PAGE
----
The Drainage Engineer on the Greater Accra Resilience and Integrated Development project (GARID), Kojo Badu Keelson, says some major drains have been earmarked for major works after the June rains.
He said the move is part of efforts to tackle the perennial flooding that occurs in Accra.
According to him, the Ministry for Works and Housing is currently inspecting the designs and after approval, contractors will be brought in to begin construction.
Speaking to Citi News, Mr. Keelson indicated that but for the onset of the rains, the project could have commenced earlier.
“We have the Achimota drain, the Circle drain and the Kaneshie drain. Engineers have done their designs and they are being checked [by the ministry]. After they have been accepted by the Ministry, they will be costed and we’ll procure a contractor who would begin the construction,” he said.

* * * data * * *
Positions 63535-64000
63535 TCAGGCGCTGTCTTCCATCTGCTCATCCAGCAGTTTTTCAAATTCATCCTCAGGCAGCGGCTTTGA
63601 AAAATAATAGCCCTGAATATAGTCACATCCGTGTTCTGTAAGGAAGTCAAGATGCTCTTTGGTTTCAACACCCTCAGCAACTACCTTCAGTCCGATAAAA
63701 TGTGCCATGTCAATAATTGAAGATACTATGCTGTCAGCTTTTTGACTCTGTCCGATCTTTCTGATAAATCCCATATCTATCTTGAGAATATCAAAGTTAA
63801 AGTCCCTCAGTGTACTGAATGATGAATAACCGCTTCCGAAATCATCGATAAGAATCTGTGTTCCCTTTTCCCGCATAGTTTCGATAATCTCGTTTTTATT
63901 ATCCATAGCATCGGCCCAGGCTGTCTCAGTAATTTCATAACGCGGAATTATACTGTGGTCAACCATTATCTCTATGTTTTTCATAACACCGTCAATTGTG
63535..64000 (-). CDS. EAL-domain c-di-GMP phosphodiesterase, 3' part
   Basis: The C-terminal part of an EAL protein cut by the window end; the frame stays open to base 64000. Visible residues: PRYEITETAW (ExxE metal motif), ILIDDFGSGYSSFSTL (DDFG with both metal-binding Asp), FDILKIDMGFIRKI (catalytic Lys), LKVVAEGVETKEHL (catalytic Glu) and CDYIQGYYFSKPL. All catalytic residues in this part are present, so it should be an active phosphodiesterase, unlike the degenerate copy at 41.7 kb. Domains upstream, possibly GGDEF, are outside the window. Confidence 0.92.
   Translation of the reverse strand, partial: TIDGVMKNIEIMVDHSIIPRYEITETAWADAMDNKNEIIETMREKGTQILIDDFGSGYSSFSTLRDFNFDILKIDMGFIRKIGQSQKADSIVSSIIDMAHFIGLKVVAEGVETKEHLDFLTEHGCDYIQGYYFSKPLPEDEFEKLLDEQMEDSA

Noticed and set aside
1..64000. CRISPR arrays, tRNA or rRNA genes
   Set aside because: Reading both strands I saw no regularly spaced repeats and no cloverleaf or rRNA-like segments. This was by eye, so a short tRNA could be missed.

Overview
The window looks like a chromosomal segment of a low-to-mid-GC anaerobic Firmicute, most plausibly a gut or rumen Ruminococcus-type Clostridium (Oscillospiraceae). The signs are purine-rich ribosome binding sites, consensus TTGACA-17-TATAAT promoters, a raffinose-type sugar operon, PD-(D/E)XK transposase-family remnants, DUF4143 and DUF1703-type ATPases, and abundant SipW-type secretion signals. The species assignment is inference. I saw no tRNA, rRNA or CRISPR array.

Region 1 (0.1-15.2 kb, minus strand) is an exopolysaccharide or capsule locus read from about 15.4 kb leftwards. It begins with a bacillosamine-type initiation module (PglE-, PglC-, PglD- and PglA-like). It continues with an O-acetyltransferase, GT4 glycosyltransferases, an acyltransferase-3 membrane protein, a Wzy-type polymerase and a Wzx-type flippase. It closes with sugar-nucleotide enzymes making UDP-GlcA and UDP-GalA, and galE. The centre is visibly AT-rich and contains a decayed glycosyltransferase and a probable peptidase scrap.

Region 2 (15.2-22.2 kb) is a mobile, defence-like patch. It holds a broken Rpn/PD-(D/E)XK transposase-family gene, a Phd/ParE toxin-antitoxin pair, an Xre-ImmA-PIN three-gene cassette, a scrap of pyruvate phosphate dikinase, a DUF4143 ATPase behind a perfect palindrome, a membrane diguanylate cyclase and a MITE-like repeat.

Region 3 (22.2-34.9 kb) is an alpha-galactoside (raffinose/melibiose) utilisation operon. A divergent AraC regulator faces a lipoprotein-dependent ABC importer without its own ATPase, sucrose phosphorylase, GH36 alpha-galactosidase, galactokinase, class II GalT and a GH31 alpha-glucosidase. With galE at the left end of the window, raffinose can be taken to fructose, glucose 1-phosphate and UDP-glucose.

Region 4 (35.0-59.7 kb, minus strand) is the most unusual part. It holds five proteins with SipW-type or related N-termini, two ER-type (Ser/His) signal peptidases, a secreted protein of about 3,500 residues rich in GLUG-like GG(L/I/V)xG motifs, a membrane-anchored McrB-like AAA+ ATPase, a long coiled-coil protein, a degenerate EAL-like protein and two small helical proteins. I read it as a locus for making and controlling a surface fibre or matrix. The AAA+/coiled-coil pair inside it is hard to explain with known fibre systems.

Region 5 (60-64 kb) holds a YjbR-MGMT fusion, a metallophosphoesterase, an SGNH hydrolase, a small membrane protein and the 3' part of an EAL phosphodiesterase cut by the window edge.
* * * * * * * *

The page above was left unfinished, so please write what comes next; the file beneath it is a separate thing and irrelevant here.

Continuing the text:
Residents in parts of Accra over the weekend demanded an immediate action to address the flooding experienced in their communities any time it rains.
A weekend downpour saw several areas including Kaneshie flooded with vehicles unable to use the main road as a result of rushing flood waters.
Previous efforts by the government to address the issue of flooding has included dredging the major drains at Circle and Alajo, but that does not seem to fix the problem permanently as the drains get chocked again not long after they have been dredged.
The Greater Accra Resilient and Integrated Development project is to improve flood risk and solid waste management in the Odaw River basin and improve access to basic infrastructure and services in the targeted flood-prone low-income communities in the Greater Accra Region.
The initial phase of the project covers a five-year period, 2020-2025.
It is funded by the World Bank and has been designed to address most of the flood-related challenges.